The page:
As always, if we can be of assistance to you in any way, please do not hesitate to contact my office. My door is open and I have made it a goal to be accessible to the constituents of our district. Please stop by any time. My e-mail address is mkolterman@leg.ne.gov, and the office phone number is 402-471-2756. Todd and Katie are always available to assist you with your needs. If I am not immediately available, please do not hesitate to work with them to address any issues that you may need assistance.

Last Thursday marked the 52nd day of the 105th Nebraska Legislature. With eight days left in this short session, we only have four days left to debate bills on General File. Bills that do not advance from General File by Friday, April 6th, would be dead unless they were amended onto another piece of legislation. The next four legislative days – and nights – will be very busy.

My staff and I have been very busy this session working to pass meaningful legislation. I thought I would provide an update on the bills I introduced and prioritized.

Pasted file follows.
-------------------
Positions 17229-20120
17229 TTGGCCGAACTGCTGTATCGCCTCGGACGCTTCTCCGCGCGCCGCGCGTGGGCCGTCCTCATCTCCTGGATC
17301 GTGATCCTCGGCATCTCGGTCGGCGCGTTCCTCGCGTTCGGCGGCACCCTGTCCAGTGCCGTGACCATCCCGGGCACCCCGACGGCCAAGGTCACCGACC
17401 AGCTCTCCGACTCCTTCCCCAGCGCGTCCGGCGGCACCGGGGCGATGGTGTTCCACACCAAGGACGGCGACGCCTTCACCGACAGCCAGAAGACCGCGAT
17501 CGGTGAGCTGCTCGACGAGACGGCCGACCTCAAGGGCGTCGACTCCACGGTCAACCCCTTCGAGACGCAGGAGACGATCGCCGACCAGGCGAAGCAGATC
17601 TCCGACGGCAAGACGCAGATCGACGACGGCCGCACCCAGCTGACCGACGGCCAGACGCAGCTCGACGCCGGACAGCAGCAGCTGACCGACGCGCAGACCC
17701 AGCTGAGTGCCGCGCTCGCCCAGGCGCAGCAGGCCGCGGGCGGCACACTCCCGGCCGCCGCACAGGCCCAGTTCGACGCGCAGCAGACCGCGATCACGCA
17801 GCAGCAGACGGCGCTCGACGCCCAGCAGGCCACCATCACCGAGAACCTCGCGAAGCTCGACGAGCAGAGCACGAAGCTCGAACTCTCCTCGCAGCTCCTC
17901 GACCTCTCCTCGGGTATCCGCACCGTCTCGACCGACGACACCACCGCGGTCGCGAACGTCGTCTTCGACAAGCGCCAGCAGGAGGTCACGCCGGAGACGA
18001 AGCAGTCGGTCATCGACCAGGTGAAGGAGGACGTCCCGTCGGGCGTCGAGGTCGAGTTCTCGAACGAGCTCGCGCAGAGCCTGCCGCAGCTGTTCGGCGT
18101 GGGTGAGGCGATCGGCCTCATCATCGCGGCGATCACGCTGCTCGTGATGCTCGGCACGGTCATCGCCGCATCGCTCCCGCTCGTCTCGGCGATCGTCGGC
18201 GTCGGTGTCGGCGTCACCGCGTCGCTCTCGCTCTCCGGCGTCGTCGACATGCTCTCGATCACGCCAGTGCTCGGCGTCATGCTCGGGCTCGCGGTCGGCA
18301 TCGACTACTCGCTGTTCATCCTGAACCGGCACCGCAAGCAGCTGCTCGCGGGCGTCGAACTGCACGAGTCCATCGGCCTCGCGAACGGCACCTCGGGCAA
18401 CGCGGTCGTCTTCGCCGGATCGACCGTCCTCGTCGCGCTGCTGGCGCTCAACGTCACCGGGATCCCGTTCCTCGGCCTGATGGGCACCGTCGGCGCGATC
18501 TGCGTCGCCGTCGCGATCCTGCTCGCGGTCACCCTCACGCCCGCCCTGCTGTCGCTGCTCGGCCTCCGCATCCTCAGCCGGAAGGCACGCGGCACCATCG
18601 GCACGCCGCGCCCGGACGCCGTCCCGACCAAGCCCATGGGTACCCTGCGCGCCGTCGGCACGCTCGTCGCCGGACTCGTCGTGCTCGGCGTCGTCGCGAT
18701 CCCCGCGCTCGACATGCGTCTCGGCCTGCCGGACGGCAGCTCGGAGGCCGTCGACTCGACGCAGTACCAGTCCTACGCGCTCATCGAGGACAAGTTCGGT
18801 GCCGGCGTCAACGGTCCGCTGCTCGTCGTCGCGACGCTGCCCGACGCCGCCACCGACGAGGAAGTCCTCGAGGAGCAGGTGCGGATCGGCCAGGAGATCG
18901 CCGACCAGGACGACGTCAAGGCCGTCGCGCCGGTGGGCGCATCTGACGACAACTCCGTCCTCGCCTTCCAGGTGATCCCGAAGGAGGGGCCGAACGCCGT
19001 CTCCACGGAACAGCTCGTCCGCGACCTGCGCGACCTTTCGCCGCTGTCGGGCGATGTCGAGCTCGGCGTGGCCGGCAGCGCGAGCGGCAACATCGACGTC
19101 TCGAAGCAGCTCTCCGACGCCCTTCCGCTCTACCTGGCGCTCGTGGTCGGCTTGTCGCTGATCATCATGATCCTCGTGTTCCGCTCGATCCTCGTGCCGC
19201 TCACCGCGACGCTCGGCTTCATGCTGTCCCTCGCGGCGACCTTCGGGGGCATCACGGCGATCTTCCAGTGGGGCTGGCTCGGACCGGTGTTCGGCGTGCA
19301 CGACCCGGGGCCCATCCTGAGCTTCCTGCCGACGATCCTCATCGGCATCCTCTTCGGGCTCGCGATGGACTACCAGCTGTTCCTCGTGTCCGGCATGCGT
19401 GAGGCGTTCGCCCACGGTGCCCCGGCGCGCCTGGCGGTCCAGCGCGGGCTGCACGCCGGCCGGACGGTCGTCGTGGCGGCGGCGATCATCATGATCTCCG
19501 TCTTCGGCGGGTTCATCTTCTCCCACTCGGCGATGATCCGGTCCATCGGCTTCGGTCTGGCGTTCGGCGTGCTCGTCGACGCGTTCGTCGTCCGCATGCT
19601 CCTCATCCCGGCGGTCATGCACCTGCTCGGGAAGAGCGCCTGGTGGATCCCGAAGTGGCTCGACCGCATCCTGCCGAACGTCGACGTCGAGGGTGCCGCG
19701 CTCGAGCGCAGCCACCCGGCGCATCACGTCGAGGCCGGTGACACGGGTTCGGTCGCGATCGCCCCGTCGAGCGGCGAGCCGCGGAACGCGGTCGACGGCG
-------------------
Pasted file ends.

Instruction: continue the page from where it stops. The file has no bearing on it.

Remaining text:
Two of my bills have advanced to Final Reading as well as my priority bill LB439. My priority bill that Senator Anna Wishart introduced would allow a nurse employed by an assisted-living facility to provide healthcare services to residents. I believe this will improve the delivery of long-term health care services in Nebraska. On a side note, LB439 would be my first personal priority bill to become law.

My second bill on Final Reading is LB702. This is the bill that I introduced on behalf of the Nebraska Department of Health and Human Services updating Nebraska’s Child Support Enforcement Program to comply with new federal regulations. Failing to enact this legislation would cost Nebraska $81 million in federal funding.

And finally, LB1005 is the legislation that I introduced and then prioritized as Chair of the Nebraska Retirement Systems Committee that addresses the withdrawal of an employer from the County or School retirement plans. This legislation ensures that the withdrawing entity would be financially responsible for all costs to the plan so those costs do not fall on state taxpayers or other plan members or employers.